Please note: In order to join the meeting you will need a link that will be provided in the next Fiber Focus newsletter. In order to prevent “zoom-bombing” we are not publishing the link to the meeting here.  If you are not currently a member of CHG, but would like to attend the meeting, please send a message to our Membership Chair , tell us a little bit about yourself and we will forward you a link to the program.Thanks

Next Up:

January 14, 2022 – Meeting via Zoom – Gay McGeary


Coming Soon:

February 19, 2022 – Meeting via Zoom – Dawn Edwards

Eco-printing botanical printing on textiles.

March 19, 2022 – Meeting via Zoom – Marilyn Romatka

Textiles of Guatemala

April 8, 2022 – David Heustess

Past Programs:

November 20, 2021 Meeting via Zoom – Extended Show and Tell

Think back on all of the fantastic weaving you’ve done in 2021 and decide what you’d like to share with us during extended Show and Tell for our November program. If you’d like to take pictures and submit them in advance, please send them to

Please plan to speak to the weaving structure, yarn and inspiration for the piece.

October 16, 2021 Meeting via Zoom Presented by Joan Ruan

Did you know that hemp is the strongest, most durable and long lasting natural soft fiber on the planet? Join us October 16 at 11a for a program, presented by Joan Ruan, to learn more about hemp fiber! Joan has been spinning for over 30 years and teaches spinning, weaving and dying. Checkout her website to learn more:

Mary Meigs Atwater weaving

Guild Meetings are being held via Zoom during the Coronovirus Pandemic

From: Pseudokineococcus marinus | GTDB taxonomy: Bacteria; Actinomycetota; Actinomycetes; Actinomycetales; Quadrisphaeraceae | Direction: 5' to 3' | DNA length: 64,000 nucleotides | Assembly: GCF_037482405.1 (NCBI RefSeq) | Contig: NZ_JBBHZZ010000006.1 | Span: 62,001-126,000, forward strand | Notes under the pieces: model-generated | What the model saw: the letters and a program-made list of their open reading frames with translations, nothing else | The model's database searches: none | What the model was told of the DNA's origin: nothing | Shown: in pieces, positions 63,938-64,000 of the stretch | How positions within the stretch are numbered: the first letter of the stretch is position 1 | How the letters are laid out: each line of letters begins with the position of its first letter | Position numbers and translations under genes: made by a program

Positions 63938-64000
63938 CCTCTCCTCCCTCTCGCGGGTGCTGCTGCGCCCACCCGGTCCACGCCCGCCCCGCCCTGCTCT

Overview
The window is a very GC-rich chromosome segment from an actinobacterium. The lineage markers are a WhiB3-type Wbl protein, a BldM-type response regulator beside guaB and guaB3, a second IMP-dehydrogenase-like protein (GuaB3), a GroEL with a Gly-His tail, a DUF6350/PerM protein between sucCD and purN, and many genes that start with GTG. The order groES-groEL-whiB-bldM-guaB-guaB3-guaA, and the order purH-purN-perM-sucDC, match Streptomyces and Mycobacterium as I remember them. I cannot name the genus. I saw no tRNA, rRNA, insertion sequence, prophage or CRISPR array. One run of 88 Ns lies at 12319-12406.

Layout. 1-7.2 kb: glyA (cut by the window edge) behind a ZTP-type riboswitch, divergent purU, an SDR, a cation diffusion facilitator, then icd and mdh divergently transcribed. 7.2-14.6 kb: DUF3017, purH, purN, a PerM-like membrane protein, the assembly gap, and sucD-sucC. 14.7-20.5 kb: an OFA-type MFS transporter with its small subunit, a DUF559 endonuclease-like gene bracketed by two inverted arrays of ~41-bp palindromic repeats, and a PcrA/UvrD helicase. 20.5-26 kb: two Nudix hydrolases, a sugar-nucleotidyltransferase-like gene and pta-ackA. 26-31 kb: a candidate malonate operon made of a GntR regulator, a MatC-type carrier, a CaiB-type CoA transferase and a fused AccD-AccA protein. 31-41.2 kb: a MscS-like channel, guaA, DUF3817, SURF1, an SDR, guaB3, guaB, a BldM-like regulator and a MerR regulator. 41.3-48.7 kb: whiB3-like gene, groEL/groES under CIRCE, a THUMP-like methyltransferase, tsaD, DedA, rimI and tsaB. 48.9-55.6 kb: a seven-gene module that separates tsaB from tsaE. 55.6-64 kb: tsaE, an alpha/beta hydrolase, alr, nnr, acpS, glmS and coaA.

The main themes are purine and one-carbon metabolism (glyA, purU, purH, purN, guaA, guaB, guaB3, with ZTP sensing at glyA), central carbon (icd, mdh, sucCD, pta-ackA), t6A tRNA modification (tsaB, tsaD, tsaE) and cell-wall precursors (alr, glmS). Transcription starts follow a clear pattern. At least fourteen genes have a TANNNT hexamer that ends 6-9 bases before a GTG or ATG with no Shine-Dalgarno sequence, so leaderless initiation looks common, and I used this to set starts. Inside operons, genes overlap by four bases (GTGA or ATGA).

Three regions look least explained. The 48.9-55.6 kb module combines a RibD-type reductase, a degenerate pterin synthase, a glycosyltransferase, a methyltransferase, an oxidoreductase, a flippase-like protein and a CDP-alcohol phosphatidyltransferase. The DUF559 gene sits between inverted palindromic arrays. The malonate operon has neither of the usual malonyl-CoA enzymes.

September 2021 Meeting – 6:30pm via Zoom
Presented by Karen Donde

The Fascinating Life of Mary Meigs Atwater

Widely regarded as the unofficial dean of American handweaving, Mary Meigs Atwater, 1878-1956, did not start weaving until she was 40. Even then, she was not driven by a passion for making cloth. Her interests were more pragmatic. Inspired by handweaving industries in Berea, KY, and others in the South, she saw weaving as a way to help the women of her remote Montana mining community become more productive, as an occupational therapy tool for injured soldiers returning from World War I and as a means of supporting her family after the death of her husband. Beyond weaving, she was an artist, designer, world traveler, adventurer, writer, patriot, political activist, wife, mother and avid fisherman. Karen has long been a fan of Mary’s courage, adventurous spirit, keen observations and contributions to modern American handweaving. She will share some of her favorite stories and quotes from Mary’s autobiography and books.

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